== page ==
Florence Habwe, a Lecturer in the Department of Nutrition and Health, Maseno University, says the local populations are familiar with these crops, and they are easily acceptable.
The crops, according to her, have a longer shelf life than the exotic crops. This, practically, makes them reliable alternatives in promoting healthy living in the society.
“Say for example, the millet and the sinderleaf, they are very cheap compared to other exotic crops, which are normally hard to come by and are vulnerable to pest attacks,” says Dr. Habwe, who is also a Sustainable Development for Health Post–doctorate Fellow.
The utilization of the neglected and underutilized crops could help reduce perishability, which could lead to food poisoning, and improve marketability.
The report identifies iron and zinc deficiency rates as severe, and poses consequences of poor economic development, setting a vicious cycle effect.
“These deficiencies pose a major problem for Kenya’s poor population, with 60% of them iron deficient with 73% prevalent in the Lake Basin region.
In order to tap these micronutrients, there is need for safe processing technologies that could reduce perishability and increase the acceptability of the underutilized crops,” Dr. Habwe says.
Funding traditional recipes
The report called for effective funding of traditional recipes as a long-term measure as not only a step towards cushioning food security but also reducing the effects of HIV seropositive among adults.
World Health Organization (WHO) defines neglected and underutilized crops as having high nutritional value and being a good source of micronutrients, protein, energy, and fiber.
It states that neglected and underutilized crops are nutrient-dense, profitable, climate-resilient, and fundamental to improving dietary and production diversity.
The Maseno-based research comes at a time when “The Future Smart Initiative on Zero Hunger”, a publication coordinated by the Food Agricultural Organization (FAO), recognized that neglected and underutilized crops are entry points in efforts to address hunger and malnutrition.
The initiative identified a range of healthy benefits that included diversifying nutritional intake and uptake economic and environmental benefits.
Scientists estimate that about 400,000 plant species exist on earth, with at least half of these species edible for humans.
Unfortunately, human beings consume only 200 plant species, which include, among others, wheat, maize and rice.
The scientists claim this dependency on just a fraction of crops is dangerous to the general health of human beings.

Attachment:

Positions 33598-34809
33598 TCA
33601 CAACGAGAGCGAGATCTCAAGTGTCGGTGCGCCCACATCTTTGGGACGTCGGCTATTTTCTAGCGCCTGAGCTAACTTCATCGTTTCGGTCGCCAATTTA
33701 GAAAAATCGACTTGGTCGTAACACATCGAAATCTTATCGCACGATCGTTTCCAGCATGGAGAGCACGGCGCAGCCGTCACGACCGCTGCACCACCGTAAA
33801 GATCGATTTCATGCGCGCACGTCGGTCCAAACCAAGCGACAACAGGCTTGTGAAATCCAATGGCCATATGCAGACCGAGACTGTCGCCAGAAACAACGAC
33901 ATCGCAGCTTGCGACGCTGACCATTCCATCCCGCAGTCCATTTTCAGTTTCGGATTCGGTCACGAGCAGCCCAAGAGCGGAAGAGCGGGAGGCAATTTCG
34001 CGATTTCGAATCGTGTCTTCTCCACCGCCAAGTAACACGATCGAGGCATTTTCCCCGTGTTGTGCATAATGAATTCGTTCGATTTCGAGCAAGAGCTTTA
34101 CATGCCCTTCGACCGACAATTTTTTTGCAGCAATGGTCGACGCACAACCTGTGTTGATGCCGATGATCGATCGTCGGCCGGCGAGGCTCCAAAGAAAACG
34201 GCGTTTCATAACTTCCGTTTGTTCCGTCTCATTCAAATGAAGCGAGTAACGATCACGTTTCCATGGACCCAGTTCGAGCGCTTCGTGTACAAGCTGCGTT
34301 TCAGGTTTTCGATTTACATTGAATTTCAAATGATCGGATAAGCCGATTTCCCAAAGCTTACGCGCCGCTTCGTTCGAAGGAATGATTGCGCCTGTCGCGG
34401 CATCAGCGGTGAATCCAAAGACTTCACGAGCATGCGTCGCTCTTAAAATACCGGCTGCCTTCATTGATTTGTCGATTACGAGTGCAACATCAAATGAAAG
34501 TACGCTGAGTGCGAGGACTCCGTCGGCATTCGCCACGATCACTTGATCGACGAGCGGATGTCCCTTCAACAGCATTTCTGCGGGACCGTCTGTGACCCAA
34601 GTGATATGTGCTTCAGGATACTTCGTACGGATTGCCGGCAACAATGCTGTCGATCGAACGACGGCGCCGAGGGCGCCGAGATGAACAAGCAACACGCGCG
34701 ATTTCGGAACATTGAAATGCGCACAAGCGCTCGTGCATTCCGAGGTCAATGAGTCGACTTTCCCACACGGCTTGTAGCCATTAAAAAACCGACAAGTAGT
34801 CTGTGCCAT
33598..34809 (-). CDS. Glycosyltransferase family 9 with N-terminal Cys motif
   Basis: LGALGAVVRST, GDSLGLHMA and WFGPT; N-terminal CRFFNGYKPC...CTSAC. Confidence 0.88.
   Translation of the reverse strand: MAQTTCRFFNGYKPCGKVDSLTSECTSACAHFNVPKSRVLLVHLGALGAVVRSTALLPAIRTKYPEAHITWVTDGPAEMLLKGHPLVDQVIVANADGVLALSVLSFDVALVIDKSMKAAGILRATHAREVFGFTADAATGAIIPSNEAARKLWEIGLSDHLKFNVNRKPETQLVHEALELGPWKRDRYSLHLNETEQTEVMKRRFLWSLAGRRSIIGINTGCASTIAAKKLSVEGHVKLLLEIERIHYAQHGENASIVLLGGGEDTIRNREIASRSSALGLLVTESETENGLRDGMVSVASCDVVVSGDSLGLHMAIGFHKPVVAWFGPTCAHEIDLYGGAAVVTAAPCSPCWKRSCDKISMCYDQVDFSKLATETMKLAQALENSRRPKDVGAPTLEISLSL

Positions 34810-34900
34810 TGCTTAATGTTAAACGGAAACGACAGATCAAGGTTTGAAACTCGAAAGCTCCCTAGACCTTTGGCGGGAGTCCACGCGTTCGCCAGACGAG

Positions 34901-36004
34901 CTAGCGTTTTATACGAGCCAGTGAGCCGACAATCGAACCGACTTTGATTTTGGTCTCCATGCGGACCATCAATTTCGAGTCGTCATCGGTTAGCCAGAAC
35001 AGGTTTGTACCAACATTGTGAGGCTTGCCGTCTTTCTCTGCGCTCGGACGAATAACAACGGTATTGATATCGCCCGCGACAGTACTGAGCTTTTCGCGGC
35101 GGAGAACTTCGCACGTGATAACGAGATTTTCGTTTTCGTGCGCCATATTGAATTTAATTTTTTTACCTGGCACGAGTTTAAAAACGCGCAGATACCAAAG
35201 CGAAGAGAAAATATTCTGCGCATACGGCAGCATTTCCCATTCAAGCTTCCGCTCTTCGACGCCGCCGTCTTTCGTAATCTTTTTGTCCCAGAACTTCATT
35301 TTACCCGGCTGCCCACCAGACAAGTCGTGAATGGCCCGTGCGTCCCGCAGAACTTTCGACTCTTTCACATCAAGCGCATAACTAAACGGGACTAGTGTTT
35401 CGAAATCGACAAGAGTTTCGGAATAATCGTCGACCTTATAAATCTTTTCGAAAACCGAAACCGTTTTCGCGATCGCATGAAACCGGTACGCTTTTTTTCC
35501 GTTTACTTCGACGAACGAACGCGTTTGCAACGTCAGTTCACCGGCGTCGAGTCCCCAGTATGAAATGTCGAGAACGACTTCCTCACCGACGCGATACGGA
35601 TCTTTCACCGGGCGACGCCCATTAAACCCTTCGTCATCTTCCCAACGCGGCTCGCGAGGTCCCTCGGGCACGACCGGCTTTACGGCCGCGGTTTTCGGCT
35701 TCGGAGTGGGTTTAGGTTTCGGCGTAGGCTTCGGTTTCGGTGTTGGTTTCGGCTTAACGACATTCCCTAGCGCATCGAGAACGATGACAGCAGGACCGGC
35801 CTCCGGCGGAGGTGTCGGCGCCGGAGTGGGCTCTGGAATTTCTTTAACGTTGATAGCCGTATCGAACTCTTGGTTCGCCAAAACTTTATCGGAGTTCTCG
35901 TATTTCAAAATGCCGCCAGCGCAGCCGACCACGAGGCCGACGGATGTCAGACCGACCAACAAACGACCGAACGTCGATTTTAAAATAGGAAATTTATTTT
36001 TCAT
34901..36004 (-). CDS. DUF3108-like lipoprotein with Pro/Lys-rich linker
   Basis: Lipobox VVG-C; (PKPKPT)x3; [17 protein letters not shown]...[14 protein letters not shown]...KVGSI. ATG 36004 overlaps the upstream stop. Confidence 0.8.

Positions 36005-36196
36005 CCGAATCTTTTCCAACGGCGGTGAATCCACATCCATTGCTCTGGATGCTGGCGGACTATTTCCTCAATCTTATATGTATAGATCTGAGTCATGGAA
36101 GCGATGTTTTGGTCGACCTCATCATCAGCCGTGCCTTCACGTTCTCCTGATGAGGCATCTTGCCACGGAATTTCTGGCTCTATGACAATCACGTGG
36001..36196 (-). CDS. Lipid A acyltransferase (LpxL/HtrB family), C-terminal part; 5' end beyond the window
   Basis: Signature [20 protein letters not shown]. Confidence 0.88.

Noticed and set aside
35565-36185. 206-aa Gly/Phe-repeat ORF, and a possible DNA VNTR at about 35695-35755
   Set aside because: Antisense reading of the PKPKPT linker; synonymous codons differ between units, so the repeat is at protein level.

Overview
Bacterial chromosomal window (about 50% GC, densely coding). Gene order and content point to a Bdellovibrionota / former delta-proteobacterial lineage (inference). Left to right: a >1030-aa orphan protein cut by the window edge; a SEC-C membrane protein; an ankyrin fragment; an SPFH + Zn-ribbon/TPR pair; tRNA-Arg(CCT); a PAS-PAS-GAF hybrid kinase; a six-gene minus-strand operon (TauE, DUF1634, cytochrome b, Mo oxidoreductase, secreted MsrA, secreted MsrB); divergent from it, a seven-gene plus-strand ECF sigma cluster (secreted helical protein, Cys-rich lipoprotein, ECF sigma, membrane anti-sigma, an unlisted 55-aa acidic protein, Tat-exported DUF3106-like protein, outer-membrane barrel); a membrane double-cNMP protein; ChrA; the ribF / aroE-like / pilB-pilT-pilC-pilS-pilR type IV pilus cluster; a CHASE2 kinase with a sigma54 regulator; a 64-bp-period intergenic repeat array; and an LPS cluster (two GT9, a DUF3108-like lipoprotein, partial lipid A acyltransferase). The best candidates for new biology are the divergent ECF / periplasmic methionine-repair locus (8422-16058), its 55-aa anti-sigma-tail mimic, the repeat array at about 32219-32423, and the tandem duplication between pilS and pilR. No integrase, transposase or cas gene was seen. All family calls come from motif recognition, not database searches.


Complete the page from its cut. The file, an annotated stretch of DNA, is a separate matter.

“Neglected and underutilized crops are important for local food systems and nutrition. There is no denying they play crucial role in socio-cultural traditions, and of course medicinal use.
They are key in income generation and contribute to securing non-food linked ecosystem services from water flow, climate mitigation, and water quality control,” says Dr. Mahmoud Solh, Member of the High-Level Panel for Food Security and Nutrition, Committee of World Food Security.
Dorothy Shaver, a Global Sustainability Lead for Knorr, Unilever, says the food we eat every day comes from agricultural diversity, contributing directly to well-being, nutrition, and food security.
The types of food grown and the ways they are produced, according to her, have a great impact on agricultural diversity, which highly impacts our health.
“Food insecurity and malnutrition are major health concerns in Africa. To achieve Zero Hunger, which stands at the core of the Sustainable Development Goals, food systems have to be improved and dietary arrangements and patterns have to be normalized.
There is continued disconnect in the chain among production, consumption and nutrition,” explains Emma Kaudo, a nutritionist based in Kisumu.
Ms. Kaudo says consumers are normally unaware of the healthy food preferences and stick to dietary choices that do not promote healthy living.
Poor diets, according to her, are still the norm, as people depend on a few staple foods that are deficient of important nutrients and key minerals.
On July 17, 2023, the World Health Organization (WHO), on its website, published guidelines on consumption of total fat, saturated fat and carbohydrates.
It says the guidelines contain recommendations that aim to reduce the risk of unhealthy living and weight gain and other diet-related non-communicable complications, such as cardiovascular disease, certain types of cancer, and type 2 diabetes.
The health body reaffirms that adults should limit total fat intake to 30% of total energy intake or less.
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It recommends that fat consumed by everyone 2 years of age and older should be unsaturated fatty acids, with no more than 10% of total energy intake from saturated fatty acids.